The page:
Kim Brooks is the author of Small Animals: Parenting in the Age of Fear.
Not long after becoming a parent, I stopped watching movies about the end of the world. The last one I saw was Lars von Trier’s Melancholia, back when my kids were still toddlers. It’s a haunting film from beginning to end, but at the time it was the penultimate scene I found most excruciating. Claire, a young mother played by Charlotte Gainsbourg, has come to accept that a planet is hurtling toward Earth. Disoriented and distraught, she scoops her small child into her arms and stumbles toward the forest. The sky darkens. Hail pelts down on them from every angle. The child begins to sag in her arms as she grows increasingly frantic, searching for some safer place, and then finally collapses.
Now, years later, the scene seems to me a perfect dramatization of the emotional landscape of parenthood in the modern world – the way our primal, unwavering urge to protect our kids seems to come in constant conflict with our own smallness and limited ability to control the forces we read about every day. Even without an extinction-sized planet overhead, I often felt overwhelmed by the vastness of the problems our children will inherit – and that was back in 2011. That was before Donald Trump, before the coronavirus, before social distancing and quarantines and an impending, worldwide recession.
So what now?
Much of my work over the past several years has involved talking to other parents about irrational fears – where they come from, how popular culture and media exacerbates them, and how we as parents can stand up to them. But I’ve realized in recent weeks that rational fear poses an equally daunting challenge for parents, particularly in a situation such as the one we face now where we can’t simply hide behind the comforting routines of daily life, the lulling rhythms of work and school and sports and errands. On the one hand, there is suddenly good reason to be afraid, not simply because our fears reflect real uncertainty about the future and the present reality, but because these fears, when contained and translated into concrete action – social distancing, hand-washing – can protect us. Yet on the other hand, even rational, well-founded fear can take a lasting toll on our relationships with our children.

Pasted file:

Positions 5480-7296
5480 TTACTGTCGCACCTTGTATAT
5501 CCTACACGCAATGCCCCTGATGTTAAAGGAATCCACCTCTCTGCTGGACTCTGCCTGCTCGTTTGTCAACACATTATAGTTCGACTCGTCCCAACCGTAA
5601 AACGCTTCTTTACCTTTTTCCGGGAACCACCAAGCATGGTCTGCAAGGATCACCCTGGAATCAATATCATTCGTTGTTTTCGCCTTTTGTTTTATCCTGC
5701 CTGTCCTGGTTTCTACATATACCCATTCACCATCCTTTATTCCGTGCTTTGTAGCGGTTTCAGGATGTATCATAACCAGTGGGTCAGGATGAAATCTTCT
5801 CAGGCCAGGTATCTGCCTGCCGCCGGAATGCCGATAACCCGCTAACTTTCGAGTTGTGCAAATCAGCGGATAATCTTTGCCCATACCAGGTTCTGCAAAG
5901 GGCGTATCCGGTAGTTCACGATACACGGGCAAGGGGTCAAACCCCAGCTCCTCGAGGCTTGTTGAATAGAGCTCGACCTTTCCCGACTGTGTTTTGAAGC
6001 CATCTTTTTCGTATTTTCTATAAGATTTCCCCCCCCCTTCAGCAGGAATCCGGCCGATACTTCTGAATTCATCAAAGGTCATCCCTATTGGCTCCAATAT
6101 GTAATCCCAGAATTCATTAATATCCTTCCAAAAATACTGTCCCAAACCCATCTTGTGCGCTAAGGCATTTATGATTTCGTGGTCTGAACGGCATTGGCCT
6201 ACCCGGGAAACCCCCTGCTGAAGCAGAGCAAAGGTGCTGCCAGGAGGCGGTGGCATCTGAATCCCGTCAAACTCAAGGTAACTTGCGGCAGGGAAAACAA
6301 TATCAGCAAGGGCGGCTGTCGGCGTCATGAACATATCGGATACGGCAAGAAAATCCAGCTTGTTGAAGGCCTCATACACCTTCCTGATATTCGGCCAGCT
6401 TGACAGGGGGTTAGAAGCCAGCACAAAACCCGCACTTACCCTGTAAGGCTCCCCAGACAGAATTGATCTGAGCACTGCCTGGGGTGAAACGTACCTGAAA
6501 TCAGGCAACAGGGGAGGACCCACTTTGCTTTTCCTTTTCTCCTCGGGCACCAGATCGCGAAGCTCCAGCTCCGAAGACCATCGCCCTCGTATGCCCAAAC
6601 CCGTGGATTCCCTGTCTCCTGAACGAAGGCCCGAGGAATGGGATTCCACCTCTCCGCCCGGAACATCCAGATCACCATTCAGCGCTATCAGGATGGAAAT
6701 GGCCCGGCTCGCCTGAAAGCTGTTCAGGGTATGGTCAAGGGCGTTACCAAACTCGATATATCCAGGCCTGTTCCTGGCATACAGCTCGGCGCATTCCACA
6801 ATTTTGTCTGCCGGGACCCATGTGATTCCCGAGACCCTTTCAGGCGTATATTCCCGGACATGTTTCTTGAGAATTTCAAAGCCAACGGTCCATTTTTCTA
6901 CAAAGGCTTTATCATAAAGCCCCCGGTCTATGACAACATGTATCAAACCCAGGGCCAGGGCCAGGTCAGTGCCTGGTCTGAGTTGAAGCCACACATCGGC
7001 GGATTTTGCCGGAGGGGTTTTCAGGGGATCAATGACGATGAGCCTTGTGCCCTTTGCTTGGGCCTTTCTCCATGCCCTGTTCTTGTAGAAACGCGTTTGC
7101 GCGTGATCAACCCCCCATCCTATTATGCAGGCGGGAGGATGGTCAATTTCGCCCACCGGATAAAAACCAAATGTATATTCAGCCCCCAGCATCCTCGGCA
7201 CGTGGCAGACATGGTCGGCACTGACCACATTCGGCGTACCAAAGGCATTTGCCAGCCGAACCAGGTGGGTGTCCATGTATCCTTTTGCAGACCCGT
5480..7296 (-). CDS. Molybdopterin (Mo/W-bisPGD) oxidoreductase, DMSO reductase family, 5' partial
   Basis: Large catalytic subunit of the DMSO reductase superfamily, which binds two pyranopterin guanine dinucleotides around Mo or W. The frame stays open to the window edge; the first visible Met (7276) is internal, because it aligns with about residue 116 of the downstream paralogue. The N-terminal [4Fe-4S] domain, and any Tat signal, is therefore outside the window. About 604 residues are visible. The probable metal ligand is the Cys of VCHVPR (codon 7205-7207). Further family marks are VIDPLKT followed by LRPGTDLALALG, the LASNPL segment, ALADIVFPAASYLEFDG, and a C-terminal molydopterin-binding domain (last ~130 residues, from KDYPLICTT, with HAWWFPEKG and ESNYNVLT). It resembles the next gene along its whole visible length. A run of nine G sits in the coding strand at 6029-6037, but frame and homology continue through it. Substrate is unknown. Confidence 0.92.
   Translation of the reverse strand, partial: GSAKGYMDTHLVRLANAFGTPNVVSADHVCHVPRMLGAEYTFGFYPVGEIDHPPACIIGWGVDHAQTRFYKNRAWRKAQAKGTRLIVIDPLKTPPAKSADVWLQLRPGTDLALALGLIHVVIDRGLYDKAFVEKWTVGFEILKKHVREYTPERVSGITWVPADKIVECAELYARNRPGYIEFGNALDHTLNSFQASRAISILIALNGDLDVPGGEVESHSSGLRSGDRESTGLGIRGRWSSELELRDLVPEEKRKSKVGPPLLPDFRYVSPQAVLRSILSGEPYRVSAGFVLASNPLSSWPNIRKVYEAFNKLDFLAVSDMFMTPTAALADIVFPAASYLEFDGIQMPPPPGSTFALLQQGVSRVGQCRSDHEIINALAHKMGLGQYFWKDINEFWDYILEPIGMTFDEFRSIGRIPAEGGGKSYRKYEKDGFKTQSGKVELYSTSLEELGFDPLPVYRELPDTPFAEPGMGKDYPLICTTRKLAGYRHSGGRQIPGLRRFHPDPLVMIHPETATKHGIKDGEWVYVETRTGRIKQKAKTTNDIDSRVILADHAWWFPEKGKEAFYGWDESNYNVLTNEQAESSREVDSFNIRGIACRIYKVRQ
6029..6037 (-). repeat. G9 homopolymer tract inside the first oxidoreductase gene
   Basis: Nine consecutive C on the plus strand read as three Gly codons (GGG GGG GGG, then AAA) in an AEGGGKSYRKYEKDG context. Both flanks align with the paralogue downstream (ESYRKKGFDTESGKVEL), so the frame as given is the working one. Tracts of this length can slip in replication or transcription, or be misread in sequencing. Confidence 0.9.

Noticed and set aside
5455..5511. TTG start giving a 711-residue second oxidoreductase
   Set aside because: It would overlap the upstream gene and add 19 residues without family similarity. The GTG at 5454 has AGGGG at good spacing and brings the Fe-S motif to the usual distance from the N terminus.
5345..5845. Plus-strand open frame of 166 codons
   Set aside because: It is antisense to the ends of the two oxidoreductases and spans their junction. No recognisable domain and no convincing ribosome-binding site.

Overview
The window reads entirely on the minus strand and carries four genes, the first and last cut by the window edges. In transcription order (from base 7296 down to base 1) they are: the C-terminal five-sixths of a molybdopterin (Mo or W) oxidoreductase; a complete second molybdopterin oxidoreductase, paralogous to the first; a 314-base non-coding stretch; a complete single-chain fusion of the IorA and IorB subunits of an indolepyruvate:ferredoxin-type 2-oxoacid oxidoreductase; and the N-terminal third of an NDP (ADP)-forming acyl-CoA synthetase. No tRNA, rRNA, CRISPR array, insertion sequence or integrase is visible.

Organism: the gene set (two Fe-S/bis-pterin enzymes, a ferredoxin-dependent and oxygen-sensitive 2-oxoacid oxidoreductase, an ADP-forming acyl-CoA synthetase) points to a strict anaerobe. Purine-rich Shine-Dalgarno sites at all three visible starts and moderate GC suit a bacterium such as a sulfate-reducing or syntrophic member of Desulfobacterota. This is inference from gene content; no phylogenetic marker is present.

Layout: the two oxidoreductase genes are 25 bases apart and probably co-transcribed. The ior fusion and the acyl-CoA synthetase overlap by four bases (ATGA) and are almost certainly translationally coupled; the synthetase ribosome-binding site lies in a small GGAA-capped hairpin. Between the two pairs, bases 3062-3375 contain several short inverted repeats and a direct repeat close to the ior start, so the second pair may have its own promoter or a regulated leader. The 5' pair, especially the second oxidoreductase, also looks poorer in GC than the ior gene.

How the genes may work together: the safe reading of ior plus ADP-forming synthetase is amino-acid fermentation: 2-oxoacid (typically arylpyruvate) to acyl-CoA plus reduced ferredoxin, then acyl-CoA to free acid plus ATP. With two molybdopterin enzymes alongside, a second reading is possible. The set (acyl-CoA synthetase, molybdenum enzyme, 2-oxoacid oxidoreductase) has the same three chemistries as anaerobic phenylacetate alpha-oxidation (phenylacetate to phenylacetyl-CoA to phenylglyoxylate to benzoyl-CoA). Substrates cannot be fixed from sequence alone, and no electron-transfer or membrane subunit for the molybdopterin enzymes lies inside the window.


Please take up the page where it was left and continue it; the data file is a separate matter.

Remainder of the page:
As my therapist, Elena Crossman, put it our video session last week, “regardless of their age and ability to understand things rationally, kids are taking their cues from us – not just from our behaviour but from what they feel in the empathic web that exists between us and them. For this reason, it’s never been more important to take care of ourselves.” This is easier said than done, particularly at a moment when many of us find ourselves with our children in a way we haven’t been since they were babies, our daily lives suddenly intertwined as the normal routines of work and school and sports and play are put on pause for the foreseeable future. If we are scared, if we are anxious, even if we are closer to terrified, there is nowhere to hide with these emotions, no easy place to hide them.
Those on their own might have the luxury of giving in to terror or despair or posting on every social-media outlet at their disposal their most nightmarish fantasies about where this crisis will lead. But it’s hard to indulge our fears in this way when you also have to make other people’s breakfast, and lunch, and dinner, and remind these people to wash their hands before they eat for 20 full seconds, and read to them, and comfort them, and explain everything that is happening in a way that is somehow both honest and reassuring. The challenge brings to mind a recent talk I gave and the incisive comment of one mother in attendance: “I feel afraid all the time,” she said. But then she went on to say that, despite feeling fear, she tried not to capitulate to it. “I sit with it. I talk to it. I talk to my kids about talking to it.” This mother had observed in her own life something I’d been thinking and writing about for years – how much time and energy people, but especially parents, expend in pretending we’re okay, and the way this pretending impedes the connected feeling that makes us feel safe.
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